No preview · Article · Jan 2016 · Chemistry and Ecology

  • No preview · Article · Dec 2015 · Chemistry and Ecology
  • [Show abstract] [Hide abstract]
    ABSTRACT: There is contradiction about Vetiveria zizanioides (L.) Nash as arsenic hyperaccumulator. The suitability of V. zizanioides plant for Arsenic (As) tolerance and accumulation in the plant biomass has been investigated for phytoremediation application. Plants were treated with 0, 25, 50, 75, 100 and 150 mg L−1 As levels in Hoagland nutrient solution. Arsenic accumulation in shoot and root biomass was determined after 14 days. Metal extraction competency from matrix and accumulation in the above ground plant part revealed that V. zizanioides accumulate As at a low level. Inefficiency of As accumulation by this plant relates to the absence of arsenate reductase activity, transcript of the arsC gene which is crucial for As detoxification. Though, the V. zizanioides system sustains low-level As stress, it is not suitable for As phytoextraction.
    No preview · Article · Dec 2015 · Chemistry and Ecology
  • [Show abstract] [Hide abstract]
    ABSTRACT: In this study, mangrove seedlings (Kandelia obovata (S. L.)) were cultivated in rhizo-boxes, which contain sediments collected from natural mangrove forest and modified with different rates of sulphate and phosphate. The fraction distributions of Zn, Cd, Cu, Ni and Pb in rhizosphere and non-rhizosphere sediments were studied by using a sequential extraction method. Metal concentrations in plant tissues and iron plaque on root surface were also determined to reveal migration variation of heavy metals in the plant-sediment system. The results showed that the activities of K. obovata roots enhance the reducible metals while reducing acid-extractable and oxidisable metals; sulphur amendment benefits the combination of metal ions with S2– and therefore reduces the bioavailability of metal pollutants; addition of sulphur also improves the content of iron plaque on the root surface, which plays an important role in metal accumulation by K. obovata root tissue; the addition of sulphur markedly reduces the concentration of Cd in roots, but significantly enhanced the concentrations of Cu, Zn, Ni and Pb in roots. The results indicate that sulphur and phosphorus content in mangrove sediment, and the growth of mangrove plant can significantly influence the migration of heavy metals in the mangrove wetland ecosystem.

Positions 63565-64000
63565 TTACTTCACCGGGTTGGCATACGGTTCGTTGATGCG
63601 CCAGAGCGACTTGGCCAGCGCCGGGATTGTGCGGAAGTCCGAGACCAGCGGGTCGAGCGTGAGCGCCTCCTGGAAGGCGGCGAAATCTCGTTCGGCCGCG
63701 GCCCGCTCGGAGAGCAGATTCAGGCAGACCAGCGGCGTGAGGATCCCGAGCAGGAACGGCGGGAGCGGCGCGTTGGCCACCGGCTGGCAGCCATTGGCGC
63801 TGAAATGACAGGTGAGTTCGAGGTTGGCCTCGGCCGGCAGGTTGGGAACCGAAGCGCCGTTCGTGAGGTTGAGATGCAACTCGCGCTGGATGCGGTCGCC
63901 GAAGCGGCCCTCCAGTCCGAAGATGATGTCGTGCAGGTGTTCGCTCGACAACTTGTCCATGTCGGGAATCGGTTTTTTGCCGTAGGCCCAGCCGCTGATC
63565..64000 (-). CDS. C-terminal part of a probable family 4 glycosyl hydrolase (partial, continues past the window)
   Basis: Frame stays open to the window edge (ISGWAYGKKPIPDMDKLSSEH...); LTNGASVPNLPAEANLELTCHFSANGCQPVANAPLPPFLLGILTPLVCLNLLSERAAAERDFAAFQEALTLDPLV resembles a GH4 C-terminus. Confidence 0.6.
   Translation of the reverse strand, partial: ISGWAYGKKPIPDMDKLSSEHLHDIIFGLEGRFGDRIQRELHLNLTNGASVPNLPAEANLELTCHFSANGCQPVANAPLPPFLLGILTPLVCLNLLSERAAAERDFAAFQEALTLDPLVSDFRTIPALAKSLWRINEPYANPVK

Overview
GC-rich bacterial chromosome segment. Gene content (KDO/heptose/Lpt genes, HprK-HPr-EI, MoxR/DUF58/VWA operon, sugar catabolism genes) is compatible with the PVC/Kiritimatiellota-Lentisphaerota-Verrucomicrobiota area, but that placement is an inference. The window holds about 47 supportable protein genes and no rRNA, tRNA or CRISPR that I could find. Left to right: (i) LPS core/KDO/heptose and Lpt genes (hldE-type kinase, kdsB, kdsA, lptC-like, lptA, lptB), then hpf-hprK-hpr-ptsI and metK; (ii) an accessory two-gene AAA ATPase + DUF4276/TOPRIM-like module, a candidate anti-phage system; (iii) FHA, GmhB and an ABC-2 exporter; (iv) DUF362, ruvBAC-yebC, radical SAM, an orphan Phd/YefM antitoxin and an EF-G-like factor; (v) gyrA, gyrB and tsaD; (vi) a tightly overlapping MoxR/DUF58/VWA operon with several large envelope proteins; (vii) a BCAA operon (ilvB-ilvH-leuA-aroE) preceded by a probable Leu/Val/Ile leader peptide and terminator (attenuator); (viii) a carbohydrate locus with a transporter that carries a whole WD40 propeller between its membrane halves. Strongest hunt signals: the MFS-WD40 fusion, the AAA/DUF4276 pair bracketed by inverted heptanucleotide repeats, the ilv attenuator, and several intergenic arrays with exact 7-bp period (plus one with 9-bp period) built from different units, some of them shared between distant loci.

No preview · Article · Dec 2015 · Chemistry and Ecology
  • [Show abstract] [Hide abstract]
    ABSTRACT: The growing awareness of environmental and health problems due to increased use of pesticides has led to the implementation of various monitoring programmes. Thus, to monitor residues in crops, dissipation studies were conducted of atrazine in the soil of winter maize in field conditions under the subtropical climatic zone of the Tarai region of India. A maize field was treated with atrazine at 2.0 and 4.0 kg a.i. ha−1 as pre-emergent herbicide. The degradation pattern of atrazine indicated correspondence to monophasic first-order kinetics in soils. The persistence of atrazine in soil was more in higher rate (135 days) compared with lower (100 days) application rate. The half-life values calculated to be 16.4 and 20.8 days at lower and higher application rate, respectively. Detector response was linear within 0.01–1.0 μg mL−1 concentration range at per cent relative standard deviation 2.07%. The instrument limit of detection was 1 ng mL−1 and limit of quantification for soil, straw and cobs 0.005, 0.007 and 0.006 μg g−1, respectively. The average recoveries of atrazine from soil, cobs and straw samples were found between 86.8–90.0%, 88.0–91.6% and 93.2–95.6%, respectively. At both the application rates, no residues have been observed in soil, maize cobs (seeds) and straw at the time of harvest.
    No preview · Article · Nov 2015 · Chemistry and Ecology